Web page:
UPDATE: Gov. Shapiro signs bill giving flat funding to Penn State, two other state-related universities
UPDATE: The Pennsylvania House voted 149-54 Wednesday afternoon to approve the legislation the state Senate had passed earlier in the day, which includes flat funding for Penn State for the current fiscal year. On Thursday, Gov. Josh Shapiro signed the bill.
In a news release, Penn State says, in part, that it will move forward with pay increases for employees. Those had been on hold while the state funding was delayed.
The Pennsylvania Senate voted Wednesday to approve flat funding for Penn State and two of the three other state-related universities, sending the bill back to the House, which had approved increasing funding for those three universities by about 7%.
The 45-5 vote in the Senate is the latest step in a slow-moving political battle over funding for Penn State, Temple, Pitt and Lincoln universities. It comes more than four months after the start of the fiscal year.
The lack of state funding led Penn State to put employee pay raises for this year on hold.
The Senate-passed bill does include a 21% funding increase for Lincoln University and a 12.1% increase for the Penn College of Technology, which is affiliated with Penn State.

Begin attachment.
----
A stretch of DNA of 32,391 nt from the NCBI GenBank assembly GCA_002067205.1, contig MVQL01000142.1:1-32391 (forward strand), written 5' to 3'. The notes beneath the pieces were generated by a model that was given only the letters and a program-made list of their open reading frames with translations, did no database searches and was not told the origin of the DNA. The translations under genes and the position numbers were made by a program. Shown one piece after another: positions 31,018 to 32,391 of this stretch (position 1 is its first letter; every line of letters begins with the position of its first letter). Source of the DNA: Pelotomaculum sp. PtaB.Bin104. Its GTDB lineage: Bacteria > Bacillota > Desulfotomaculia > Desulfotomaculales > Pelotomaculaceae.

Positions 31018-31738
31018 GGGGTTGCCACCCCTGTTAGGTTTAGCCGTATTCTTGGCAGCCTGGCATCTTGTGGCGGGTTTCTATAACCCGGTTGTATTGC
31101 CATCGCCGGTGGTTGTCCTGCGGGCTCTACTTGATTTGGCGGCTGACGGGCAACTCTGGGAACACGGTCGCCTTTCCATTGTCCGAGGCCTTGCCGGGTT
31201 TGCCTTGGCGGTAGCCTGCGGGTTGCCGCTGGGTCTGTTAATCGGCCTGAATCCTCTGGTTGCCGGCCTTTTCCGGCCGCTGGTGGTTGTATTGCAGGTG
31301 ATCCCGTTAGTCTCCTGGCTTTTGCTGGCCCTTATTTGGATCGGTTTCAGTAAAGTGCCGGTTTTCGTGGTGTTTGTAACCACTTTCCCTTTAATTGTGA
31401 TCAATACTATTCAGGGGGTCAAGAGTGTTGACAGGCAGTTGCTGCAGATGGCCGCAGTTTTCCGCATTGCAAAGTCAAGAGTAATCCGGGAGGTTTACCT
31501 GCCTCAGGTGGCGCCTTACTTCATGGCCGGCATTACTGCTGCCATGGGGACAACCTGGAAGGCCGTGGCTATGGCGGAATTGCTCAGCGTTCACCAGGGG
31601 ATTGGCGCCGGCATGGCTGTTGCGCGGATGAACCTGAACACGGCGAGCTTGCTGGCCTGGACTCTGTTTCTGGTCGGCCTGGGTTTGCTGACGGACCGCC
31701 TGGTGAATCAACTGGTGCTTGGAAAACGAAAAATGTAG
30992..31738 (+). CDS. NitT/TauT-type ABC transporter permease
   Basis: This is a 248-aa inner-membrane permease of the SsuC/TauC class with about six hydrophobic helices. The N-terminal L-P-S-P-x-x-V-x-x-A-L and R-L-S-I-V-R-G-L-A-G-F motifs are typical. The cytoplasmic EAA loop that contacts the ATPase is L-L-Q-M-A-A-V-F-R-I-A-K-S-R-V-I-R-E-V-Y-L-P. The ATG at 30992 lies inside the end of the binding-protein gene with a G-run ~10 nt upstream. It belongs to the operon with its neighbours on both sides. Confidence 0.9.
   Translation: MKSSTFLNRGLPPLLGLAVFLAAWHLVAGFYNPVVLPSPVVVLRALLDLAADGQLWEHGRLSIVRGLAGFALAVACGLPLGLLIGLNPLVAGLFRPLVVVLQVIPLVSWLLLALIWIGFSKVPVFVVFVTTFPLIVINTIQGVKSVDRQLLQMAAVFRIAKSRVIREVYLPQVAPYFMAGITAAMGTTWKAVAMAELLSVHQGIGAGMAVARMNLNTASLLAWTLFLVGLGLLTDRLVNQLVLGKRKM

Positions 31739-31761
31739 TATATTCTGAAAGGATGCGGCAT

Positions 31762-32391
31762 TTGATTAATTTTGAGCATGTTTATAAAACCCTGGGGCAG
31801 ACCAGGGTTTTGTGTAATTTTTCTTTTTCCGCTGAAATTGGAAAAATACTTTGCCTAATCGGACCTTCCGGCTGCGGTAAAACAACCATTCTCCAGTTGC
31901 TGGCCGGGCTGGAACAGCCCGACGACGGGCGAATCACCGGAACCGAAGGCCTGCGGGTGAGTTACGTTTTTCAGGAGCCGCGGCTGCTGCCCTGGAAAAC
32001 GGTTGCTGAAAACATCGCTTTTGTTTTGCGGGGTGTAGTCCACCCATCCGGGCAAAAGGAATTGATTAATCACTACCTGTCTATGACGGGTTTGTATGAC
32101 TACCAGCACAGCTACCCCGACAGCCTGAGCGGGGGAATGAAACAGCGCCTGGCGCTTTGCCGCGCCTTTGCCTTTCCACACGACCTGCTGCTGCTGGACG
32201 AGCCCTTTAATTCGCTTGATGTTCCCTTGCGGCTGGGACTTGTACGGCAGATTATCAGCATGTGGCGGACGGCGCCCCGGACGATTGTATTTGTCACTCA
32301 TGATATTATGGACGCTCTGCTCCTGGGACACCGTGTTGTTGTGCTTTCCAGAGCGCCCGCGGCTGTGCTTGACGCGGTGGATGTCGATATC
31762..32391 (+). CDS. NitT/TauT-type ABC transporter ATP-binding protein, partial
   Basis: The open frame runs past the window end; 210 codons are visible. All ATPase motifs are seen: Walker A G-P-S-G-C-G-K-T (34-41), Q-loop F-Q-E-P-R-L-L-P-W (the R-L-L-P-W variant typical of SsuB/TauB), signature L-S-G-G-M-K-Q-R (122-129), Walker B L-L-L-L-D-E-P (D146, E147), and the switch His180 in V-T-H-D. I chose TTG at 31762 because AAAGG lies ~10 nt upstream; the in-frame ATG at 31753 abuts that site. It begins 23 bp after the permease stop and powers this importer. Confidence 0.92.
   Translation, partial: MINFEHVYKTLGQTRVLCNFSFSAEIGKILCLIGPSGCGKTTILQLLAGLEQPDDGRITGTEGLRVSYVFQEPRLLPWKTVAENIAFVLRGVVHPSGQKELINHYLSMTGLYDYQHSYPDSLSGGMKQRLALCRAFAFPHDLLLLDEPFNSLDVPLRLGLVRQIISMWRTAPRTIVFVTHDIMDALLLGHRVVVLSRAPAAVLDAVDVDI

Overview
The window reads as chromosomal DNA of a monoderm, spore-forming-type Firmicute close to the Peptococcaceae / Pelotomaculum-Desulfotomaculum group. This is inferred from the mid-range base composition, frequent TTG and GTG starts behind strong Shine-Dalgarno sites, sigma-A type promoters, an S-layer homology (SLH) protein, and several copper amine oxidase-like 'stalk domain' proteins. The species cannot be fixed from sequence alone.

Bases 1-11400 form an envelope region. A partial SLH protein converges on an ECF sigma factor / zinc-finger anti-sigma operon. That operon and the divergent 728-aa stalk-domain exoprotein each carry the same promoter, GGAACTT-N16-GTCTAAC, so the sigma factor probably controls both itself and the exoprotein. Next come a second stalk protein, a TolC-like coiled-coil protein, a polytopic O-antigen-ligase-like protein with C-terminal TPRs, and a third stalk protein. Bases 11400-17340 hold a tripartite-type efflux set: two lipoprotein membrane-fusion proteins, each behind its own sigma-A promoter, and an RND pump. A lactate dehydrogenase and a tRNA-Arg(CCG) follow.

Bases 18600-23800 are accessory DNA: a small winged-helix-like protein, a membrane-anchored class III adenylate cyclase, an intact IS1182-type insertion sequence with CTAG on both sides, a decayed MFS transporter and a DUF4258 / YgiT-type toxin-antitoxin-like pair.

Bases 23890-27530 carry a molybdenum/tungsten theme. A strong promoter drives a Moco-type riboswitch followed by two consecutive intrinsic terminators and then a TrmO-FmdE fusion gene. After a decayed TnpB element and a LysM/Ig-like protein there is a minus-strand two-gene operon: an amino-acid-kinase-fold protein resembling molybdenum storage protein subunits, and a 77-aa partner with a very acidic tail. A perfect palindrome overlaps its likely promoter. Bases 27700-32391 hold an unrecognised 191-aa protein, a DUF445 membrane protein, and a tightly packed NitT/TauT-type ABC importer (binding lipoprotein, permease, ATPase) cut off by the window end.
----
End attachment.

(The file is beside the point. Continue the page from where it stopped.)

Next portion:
The Senate also approved a bill that will expand the financial information state-related universities have to make public. The state-relateds are not public schools, but do receive some state funding.
Under the new rules, the universities will have to provide the salaries of officers and directors and how much the top-paid 200 employees are paid. Other requirements include providing budget information for academic and administrative departments, units’ travel expenses and minutes from board of trustees meetings.
The House already approved the right-to-know legislation.
The House-approved funding legislation included $259 million for Penn State, while the Senate bill provides $242 million, the same as last year. The House also approved requiring the state-relateds to freeze tuition in 2024-25. The bill passed by the Senate does not include that requirement.
Senate Majority Leader Joe Pittman, a Republican, spoke in favor of the funding. He said Gov. Josh Shapiro had committed to signing House Bill 1461 as well as House Bill 1556, the expansion of the state’s right-to-know law, which Pittman said "is a very important piece of this puzzle.”
“We are endeavoring to bring greater transparency to the state-related institutions,” Pittman said.
He said that work will continue next year.
“We will be back here in June, further debating state-related appropriations for the upcoming fiscal year. I believe that that will be a work in progress as well,” Pittman said.